Thinking about selling or downsizing? How will the new residence nil rate band impact you?

Posted by Alison Craggs on
Thinking about selling or downsizing? How will the new nil residence nil rate band impact you?
The new residence nil rate band ("RNRB") is being introduced because family home values are pushing relatively modest estates over the existing nil rate band. But you don’t need to hang on to your home for your descendants to benefit from the relief. 

In order not to discourage the sale of properties that would qualify for the RNRB, the relief can apply if on or after 8 July 2015 you:

  • Downsize to a less valuable home; or
  • No longer own a home, for example, because you have sold or gifted your home and moved into residential care;

And leave some of your estate to your direct descendants.

Disposing of a home

Let’s take the example of Ethel, a divorcee, who sells her home in August 2017 for £250,000 and moves into a residential care home. She dies in May 2021 with an estate worth £500,000 which she leaves to her children.

Those administering estates themselves would often think that because Ethel did not own a property at her death, the RNRB would not apply. This would lead someone to deduct the ordinary nil rate band of £325,000 and calculate that £70,000 ((£500,000 less £325,000) x 40%) of inheritance tax would be payable. This would be incorrect. Blake Morgan can show you how by following three steps, we ascertain whether a RNRB could be claimed:

Step 1

Work out the available RNRB at the date of sale of the home.

 

In Ethel's case its £100,000 as the sale happened in the tax year 2017/18 when the RNRB was £100,000.

Step 2

Divide the value of the home at the date of sale by the figure in step 1 and multiply the result by 100 to get a percentage (capped at 100%).

 

So £250,000/£100,000 x 100 = 100%

Step 3

Multiply the RNRB that would be available at the date of death by the figure in step 2.

 

Because Ethel died in 2021, the RNRB is £175,000.

£175,000 x 100%= £175,000.

Despite Ethel not owning a property at her death, because of the downsizing provisions her executors could claim a RNRB of £175,000 in addition to her ordinary nil rate band of £325,000 meaning that no inheritance tax would be payable.

If using the above example, instead of leaving all of her estate to her children, Ethel had only left 10% to her children and 90% to her sister, because she has only left £50,000 (10% of £500,000) to her children the RNRB will be limited to that part of her estate.  The full £175,000 will not be available because she did not leave assets of that value to her direct descendants.

If Ethel had been widowed rather than divorced there may also be a transferrable spouse RNRB that could be claimed. The maximum RNRB available at both the date of death and the date of sale is increased to include the amount of any transferred RNRB.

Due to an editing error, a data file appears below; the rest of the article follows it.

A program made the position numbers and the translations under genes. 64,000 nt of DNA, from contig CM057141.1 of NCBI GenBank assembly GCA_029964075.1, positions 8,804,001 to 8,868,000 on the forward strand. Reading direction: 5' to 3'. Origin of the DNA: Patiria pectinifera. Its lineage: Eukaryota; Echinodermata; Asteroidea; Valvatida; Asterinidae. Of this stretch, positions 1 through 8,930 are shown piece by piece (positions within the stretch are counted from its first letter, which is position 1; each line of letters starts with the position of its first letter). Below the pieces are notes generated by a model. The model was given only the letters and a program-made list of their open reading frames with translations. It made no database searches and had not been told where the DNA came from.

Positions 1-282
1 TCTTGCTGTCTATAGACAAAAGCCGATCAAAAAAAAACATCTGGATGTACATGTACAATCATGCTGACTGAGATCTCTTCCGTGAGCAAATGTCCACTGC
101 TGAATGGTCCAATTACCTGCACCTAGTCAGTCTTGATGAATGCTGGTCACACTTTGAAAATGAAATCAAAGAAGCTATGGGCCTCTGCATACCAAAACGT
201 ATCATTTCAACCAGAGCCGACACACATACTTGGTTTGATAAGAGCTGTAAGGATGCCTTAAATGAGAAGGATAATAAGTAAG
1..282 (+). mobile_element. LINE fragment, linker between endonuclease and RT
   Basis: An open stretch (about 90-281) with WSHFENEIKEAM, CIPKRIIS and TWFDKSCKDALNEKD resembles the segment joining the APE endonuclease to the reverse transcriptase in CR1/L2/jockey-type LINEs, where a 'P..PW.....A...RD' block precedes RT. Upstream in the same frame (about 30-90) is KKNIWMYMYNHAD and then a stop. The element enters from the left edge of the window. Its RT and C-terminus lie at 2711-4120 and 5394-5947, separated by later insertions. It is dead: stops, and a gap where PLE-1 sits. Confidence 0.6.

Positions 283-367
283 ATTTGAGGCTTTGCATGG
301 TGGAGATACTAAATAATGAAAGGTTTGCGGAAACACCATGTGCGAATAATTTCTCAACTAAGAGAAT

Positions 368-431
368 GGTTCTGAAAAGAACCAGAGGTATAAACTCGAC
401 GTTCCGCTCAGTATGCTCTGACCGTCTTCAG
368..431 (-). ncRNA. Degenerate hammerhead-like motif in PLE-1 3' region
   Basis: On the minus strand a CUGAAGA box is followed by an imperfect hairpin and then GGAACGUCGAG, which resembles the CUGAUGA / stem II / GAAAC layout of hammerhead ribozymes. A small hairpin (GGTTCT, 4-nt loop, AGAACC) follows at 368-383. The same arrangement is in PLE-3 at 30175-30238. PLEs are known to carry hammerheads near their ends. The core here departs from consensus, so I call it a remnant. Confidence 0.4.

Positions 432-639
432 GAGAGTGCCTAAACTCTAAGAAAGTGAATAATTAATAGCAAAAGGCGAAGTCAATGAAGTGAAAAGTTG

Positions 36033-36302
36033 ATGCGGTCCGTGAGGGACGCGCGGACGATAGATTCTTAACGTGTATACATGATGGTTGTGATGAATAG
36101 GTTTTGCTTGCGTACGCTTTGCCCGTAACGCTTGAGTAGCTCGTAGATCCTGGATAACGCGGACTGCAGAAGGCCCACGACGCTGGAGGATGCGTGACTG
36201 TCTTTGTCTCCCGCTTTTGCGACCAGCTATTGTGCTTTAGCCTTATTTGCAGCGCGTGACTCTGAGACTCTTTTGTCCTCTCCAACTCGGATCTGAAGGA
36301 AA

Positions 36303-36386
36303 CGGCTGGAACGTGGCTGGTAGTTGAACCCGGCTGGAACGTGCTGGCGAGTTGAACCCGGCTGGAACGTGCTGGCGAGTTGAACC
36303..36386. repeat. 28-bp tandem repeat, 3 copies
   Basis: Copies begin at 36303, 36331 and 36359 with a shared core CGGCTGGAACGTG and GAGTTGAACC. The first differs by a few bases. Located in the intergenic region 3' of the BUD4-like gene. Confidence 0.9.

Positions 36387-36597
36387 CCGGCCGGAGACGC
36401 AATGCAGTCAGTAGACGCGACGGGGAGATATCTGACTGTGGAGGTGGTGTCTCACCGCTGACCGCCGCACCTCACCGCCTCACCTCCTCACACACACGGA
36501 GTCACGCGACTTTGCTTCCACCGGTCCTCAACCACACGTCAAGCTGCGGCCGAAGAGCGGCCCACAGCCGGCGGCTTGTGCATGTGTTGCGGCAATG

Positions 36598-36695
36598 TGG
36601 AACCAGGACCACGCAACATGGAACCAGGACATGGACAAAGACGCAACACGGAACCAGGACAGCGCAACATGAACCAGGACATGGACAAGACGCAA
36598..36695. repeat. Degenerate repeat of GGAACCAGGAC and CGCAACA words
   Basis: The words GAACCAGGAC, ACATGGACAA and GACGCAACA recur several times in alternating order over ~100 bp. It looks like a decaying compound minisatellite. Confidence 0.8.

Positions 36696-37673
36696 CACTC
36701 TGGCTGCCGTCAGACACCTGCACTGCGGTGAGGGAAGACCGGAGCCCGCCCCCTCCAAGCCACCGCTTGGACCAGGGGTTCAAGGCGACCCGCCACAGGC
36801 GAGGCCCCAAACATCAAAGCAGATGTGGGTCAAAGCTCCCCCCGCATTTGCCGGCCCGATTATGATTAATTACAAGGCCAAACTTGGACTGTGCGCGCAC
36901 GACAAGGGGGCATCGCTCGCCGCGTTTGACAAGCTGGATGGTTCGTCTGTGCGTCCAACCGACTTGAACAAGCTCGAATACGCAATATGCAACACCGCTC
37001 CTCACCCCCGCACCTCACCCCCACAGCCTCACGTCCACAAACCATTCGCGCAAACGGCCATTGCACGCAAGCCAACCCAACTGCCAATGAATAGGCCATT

Downsizing to a less valuable home

Now let’s suppose instead of selling her home, Ethel downsized and she sold her home in August 2017 for £250,000 and moved into a flat worth £130,000. She dies in May 2021 with an estate worth £500,000 which she leaves to her children.

You might think that the amount of the RNRB that can be claimed is £130,000, but that is not the case. We need to apply a 5 step test (3 of which are the same as above):

Step 1

Work out the available RNRB at the date of sale of the home.

 

So in this case £100,000.

Step 2

Divide the value of the home at the date of sale by the figure in step 1 and multiply the result by 100 to get a percentage (capped at 100%).

 

So £250,000/£100,000 x 100 = 100%

Step 3

Divide the value of the home on death by the RNRB at death.

 

So £130,000/£175,000 x 100 = 74.28%

Step 4

Deduct the % in step 3 from the % in step 2.

 

So 100% - 74.28% = 25.72%

Step 5

Multiply the RNRB that would be available at the date of death by the figure in step 4.

 

So £175,000 x 25.72% gives a downsizing addition of £45,000.

The downsizing addition of £45,000 is added to the RNRB of £130,000 giving a total RNRB for the estate of £175,000.

Conditions to this apply as follows:

  • The deceased’s personal representatives must make a claim for the downsizing addition within 2 years of the end of the month of death.
  • Only one disposal can be taken into account so if you sell or give away more than one property between 8 July 2015 and death your personal representatives can choose which disposal to take into account.
  • The value of the home for RNRB purposes will be the open market value less any liabilities secured on it such as a mortgage.

Remember just because you no longer own a property or downsize do not think that the RNRB will not apply. Make sure you keep a record of any sales or gifts of properties.

You may also want to think about whether you make specific gifts of your property or the sale proceeds to your descendants to make sure the relief is easily applied. Even if your descendants don't want to own your property, it is still worth considering leaving it to them because the RNRB will still be available, even if it is sold immediately after your death.

When you are making/reviewing your Will ensure your solicitor is aware if you previously owned a property or downsized and if as executors you are administering an estate make sure that you consider whether there is any lost RNRB that can be claimed.

Also don’t forget your situation may not be the same as Ethel's. This article is intended for general information purposes only and does not constitute legal or professional advice on specific transactions and problems.

For further information and advice, please contact the Succession and Tax Team.

About the Author

Photograph of Alison Craggs

Alison advises clients on the best structure for their Wills and prepares powers of attorney and administers estates. 

Alison Craggs
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